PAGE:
Sit, surrounded by history, as you drink a cold, delicious beer at the Hirschgarten, a restaurant that dates back to 1791. Situated near a former royal deer park that is now a beautiful garden west of Munich's city centre, Hirshgarten is a cosily furnished restaurant that pays tribute to Munich's historical setting with a traditional Bavarian menu. Dishes are fresh and seasonal, and a stop at the Hirschgarten is a wonderful way to blend food, drink and history together in one ideal setting.
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A golden cross marks the top of Asam Church, a beautiful building lined on either side by shops and apartments. Although the outside of the church is a baroque period architectural masterpiece, the stunning interior is the main attraction of this tiny church. The ceiling fresco, depicting the life of Saint Nepomuk makes the inside of this twenty-two by eight-meter church feel expansive, as though you've walked into a different universe altogether. Built as a private chapel without any religious affiliation, Asam Church is a remarkable combination of history, religion, story, and craftsmanship.
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A newer addition to the city of Munich, the BMW museum is a sleek modern building that contains the history of the sophisticated BMW brand. Spend an afternoon wandering through the various exhibits learning about how the BMW became one of the most well-crafted and sought-after cars in the world. Along with numerous exhibitions, the museum also has events and activities for people of all ages.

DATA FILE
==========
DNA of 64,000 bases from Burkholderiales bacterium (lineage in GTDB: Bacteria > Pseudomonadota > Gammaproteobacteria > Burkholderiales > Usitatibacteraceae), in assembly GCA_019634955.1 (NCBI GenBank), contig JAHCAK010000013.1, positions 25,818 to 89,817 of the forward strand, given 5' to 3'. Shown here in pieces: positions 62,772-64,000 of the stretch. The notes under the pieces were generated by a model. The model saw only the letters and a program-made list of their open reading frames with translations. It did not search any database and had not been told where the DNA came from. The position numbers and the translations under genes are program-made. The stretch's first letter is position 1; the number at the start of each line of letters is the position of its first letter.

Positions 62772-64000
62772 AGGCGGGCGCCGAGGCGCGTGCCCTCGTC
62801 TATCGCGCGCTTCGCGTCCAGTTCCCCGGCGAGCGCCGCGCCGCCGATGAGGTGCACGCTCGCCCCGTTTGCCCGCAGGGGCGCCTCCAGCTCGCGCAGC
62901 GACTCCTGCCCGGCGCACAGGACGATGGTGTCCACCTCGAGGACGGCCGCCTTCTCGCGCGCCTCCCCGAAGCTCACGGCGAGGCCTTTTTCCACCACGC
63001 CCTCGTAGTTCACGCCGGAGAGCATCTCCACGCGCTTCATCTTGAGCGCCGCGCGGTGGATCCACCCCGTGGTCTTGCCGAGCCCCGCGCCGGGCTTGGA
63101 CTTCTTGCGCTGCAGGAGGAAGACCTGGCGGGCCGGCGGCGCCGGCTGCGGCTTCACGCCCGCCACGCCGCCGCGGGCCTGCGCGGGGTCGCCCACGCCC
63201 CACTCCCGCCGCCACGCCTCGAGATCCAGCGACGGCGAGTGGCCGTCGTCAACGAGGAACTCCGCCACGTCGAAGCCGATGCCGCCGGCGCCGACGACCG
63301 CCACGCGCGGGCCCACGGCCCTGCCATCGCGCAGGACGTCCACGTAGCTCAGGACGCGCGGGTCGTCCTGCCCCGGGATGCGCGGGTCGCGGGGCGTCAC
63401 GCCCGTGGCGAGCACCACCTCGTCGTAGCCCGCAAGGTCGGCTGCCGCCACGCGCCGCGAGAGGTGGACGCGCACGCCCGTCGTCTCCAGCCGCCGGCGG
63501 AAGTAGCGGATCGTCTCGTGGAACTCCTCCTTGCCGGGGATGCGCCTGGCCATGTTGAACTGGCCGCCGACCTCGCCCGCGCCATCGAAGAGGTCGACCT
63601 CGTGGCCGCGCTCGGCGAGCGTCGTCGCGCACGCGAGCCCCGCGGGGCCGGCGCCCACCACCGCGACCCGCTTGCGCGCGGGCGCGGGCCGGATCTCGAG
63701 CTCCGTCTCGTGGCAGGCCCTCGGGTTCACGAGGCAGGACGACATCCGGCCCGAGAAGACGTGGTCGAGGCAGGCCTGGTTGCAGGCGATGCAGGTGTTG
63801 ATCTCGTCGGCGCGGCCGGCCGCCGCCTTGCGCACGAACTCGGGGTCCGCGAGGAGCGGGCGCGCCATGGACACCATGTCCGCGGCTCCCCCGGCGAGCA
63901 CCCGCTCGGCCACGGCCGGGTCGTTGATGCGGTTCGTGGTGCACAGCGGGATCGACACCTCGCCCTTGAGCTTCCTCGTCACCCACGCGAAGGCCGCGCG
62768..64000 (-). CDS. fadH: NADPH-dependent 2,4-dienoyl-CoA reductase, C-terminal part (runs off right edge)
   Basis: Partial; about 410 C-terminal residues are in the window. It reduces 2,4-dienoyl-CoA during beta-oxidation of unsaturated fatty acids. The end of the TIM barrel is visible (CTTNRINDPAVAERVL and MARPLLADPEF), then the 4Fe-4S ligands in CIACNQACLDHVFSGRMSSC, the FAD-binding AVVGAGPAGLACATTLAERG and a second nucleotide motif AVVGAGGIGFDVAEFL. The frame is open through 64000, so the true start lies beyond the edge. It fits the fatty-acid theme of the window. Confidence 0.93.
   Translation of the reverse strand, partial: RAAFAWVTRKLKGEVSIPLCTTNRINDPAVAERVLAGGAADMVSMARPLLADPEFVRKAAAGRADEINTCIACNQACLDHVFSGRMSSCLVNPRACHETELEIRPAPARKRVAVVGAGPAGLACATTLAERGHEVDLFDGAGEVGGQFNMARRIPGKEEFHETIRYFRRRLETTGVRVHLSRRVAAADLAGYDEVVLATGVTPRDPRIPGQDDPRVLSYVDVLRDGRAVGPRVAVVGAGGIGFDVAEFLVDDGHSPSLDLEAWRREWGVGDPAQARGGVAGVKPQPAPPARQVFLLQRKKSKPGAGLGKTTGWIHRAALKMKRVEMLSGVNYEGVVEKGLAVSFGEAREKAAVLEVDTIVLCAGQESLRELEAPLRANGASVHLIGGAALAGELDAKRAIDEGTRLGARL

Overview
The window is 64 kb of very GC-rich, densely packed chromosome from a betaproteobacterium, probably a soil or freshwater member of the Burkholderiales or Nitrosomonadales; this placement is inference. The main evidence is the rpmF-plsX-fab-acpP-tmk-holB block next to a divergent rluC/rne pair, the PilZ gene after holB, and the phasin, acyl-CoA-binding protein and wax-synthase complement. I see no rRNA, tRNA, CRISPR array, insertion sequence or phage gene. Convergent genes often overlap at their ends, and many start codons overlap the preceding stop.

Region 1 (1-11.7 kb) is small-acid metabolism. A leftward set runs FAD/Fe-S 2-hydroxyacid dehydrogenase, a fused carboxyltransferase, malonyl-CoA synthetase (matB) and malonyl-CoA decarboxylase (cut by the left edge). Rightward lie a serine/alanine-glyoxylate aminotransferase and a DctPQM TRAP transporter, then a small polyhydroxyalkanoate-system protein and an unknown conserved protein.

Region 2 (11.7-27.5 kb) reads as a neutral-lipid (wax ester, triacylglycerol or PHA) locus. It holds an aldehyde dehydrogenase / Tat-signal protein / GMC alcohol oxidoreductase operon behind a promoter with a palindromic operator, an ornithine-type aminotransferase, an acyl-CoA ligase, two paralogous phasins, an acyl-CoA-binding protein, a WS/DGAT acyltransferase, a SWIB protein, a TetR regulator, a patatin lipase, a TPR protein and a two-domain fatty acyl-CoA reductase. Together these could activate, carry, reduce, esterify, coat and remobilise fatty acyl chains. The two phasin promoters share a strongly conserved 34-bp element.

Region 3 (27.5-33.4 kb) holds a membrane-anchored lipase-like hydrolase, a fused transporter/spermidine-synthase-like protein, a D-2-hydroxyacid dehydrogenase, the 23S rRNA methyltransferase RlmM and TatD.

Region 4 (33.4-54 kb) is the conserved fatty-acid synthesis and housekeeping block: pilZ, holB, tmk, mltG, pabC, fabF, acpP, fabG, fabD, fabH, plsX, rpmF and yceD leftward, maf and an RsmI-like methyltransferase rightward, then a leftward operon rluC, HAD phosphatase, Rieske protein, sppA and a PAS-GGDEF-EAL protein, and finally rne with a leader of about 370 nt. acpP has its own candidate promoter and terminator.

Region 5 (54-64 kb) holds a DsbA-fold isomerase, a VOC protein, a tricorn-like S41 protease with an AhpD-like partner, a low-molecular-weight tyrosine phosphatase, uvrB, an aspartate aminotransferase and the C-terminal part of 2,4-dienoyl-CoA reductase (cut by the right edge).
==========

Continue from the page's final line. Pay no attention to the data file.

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Altes Rathaus or Munich's old Town Hall is a place full of stories. Originally constructed in 1392 as a Grand Hall, Altes Rathaus has, over the years, undergone numerous renovations and reconstructions. When you visit this historic site, you can learn about the Renaissance's impact on the structure, the damage that occurred to the building during World War II and some of the neo-gothic parts of the architecture. Take a tour and hear more about the historical events that happened here, as well as why the style of this building is now Gothic instead of Baroque.
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No trip to Munich would be complete without a visit to Fledherrnahalle, the Field Marshals' Hall, a monument that honours the Bavarian army. Be sure to read up on this site in your guidebook, because the events that took place here reflect some of the troubles that plagued Europe in the aftermath of World War II.
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